With the MOBA (Multiplayer Online Battle Arena) genre is still quite popular in today’s game market. With titles like Heroes of the Storm, Smite, Paragon, League of Legends, DotA2 to name the bigger ones, Sony San Diego Studio brings a unique entry to PS4 in the form of Kill Strain.
I will the first to admit, I am not one hundred percent sold on this game. It is not a bad game by any means, it just seems like it conflicts with its own core mechanics and game play. You can choose from one of Merc’s on your list, which you purchase with real money or in-game currency, then select a mutant who follow the same rules. Both Merc and mutant follow the same type of combat, ability, and upgrade tree’s which make navigating your characters much easier once you get the basics down.
Once you select your characters you get put into the queue, much like any other MOBA or shooter currently on the market, with the notable exception of forming a team. Once you get into a game, you are randomly assigned to either the blue Merc, yellow Merc, or the red mutant team and once that is set, all semblance of “team” really fly’s out the window.
To clarify, you still have your teammates and the tenants of every competitive game still apply; Don’t die if you can help it, fight when its advantageous, etc. However above these commonplace rules, the game doesn’t really enforce or entice you to do so as your real goal is to be at the top of the leaderboard’s by the end of the match as rankings dictate how much of experience and credits you get for that match.
Let’s back up a second though and go over the basic layout. Each team starts with their own base, which has its own defenses. The base structure has a slow but fairly powerful auto attack which you can dodge. Forking out from each Merc base are two lanes. One towards a drill, which allows them to pick up canisters to clear the infestation; think Zagara’s creep from Heroes of the Storm, while the other fork goes towards the mutant base and a middle power plant which helps either merc team call down their mech suits faster.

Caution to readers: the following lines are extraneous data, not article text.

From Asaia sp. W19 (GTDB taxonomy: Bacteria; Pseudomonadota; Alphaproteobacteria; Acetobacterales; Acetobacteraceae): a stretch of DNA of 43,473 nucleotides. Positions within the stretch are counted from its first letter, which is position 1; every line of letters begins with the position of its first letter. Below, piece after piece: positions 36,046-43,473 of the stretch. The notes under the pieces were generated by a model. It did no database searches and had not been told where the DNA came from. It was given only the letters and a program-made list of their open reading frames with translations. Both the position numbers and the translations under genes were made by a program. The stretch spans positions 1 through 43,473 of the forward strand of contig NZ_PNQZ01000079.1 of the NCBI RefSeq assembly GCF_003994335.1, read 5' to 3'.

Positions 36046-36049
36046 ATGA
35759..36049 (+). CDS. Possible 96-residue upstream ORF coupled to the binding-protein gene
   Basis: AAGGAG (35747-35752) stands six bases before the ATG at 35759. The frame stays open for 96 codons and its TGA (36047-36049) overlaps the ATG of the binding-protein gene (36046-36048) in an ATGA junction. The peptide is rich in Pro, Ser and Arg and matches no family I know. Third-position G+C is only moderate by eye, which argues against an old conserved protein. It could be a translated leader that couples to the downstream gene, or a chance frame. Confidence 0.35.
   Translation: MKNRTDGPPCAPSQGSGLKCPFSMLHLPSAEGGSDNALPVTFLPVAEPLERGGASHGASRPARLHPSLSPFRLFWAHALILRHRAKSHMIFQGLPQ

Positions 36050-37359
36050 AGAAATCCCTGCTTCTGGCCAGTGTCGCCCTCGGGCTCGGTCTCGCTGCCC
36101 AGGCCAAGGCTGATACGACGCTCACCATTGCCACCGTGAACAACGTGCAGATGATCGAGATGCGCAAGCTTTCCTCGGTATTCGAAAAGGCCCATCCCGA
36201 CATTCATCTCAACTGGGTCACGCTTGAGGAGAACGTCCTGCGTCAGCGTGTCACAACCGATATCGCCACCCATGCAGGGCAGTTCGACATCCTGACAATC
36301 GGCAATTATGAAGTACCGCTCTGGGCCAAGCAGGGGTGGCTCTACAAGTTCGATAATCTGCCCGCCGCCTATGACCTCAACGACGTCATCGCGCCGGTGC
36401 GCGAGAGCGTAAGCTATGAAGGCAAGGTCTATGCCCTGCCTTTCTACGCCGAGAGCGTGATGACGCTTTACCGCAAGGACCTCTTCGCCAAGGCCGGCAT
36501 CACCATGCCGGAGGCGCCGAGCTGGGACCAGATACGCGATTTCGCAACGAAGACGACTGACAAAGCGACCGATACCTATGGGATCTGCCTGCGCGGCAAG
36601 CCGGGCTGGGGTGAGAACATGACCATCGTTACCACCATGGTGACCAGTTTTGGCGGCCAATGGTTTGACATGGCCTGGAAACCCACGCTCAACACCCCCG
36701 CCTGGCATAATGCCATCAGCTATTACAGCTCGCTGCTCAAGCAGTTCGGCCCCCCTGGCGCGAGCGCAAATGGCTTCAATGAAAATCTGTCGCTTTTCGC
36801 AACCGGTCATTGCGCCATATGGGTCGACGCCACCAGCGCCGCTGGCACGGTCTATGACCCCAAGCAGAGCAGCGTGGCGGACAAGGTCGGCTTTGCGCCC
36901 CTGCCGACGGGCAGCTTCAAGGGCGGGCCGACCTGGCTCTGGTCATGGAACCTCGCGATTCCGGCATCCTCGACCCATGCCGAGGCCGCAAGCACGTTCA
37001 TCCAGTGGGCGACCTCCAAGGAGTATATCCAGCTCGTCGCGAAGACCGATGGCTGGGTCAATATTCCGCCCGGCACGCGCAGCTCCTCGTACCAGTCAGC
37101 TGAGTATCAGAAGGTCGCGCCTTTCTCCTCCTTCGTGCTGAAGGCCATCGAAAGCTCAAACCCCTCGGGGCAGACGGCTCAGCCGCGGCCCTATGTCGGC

As the game progresses you gain levels, becomes stronger and learn more about the attack combo’s which are optimal. You also learn attack ranges for each character you come across and figure out how your character uses movement, stun, and other lockdown abilities to get away from fights you are losing. One such way is the aforementioned mech suit. You call down these behemoth weapons to not only protect you from the infestation and allows you to do significant damage to both Merc’s and mutants. One important thing that I didn’t realize until my first game as a mutant was how powerful the mech’s were on attack, because I could no longer retreat through my creep, as there was none to be found.
The mutants, as mentioned above, roam around on infestation, which cloaks them, and rapidly heals them. each mutant has various combat abilities like the Merc’s, but they also have the ability to lay down a smaller plant/node thing (no idea what it’s actually called) which generates a small portion of creep for them to stand on. This is how they expand their territory/retake lost ground. It is also how they transform mercs into other mutants, a little twist I had forgotten about until it happened to me. Dragging a recently slain mercs onto the creep near the node will cause said Merc to be impaled and transformed into the mutant they had selected at the beginning of the match.
With all this explained, let’s go back to why I think this game struggles against itself and the core mechanics it seems to hold. Kill Strain puts so little emphasis on the group dynamic. Your teammates are both frivolous and often inconsequential; your enemies are either abundant and constantly and your doorstep or your game feels vacant and your stand mostly alone against automated turrets. If you couple this with an average duel stick controls and a sometimes finicky hit detection, one has to ask how far this game will go as it’s a ‘free to play’ title.
In the end, games are moderately quick, character diversity is fairly decent and even without using real money, you gain credits at a decent rate. The real question for players will be how often do the updates happen, how much will the updates improve the game and how will its free to play nature keep it in the mind share of PlayStation’s fairly flush store of indie titles.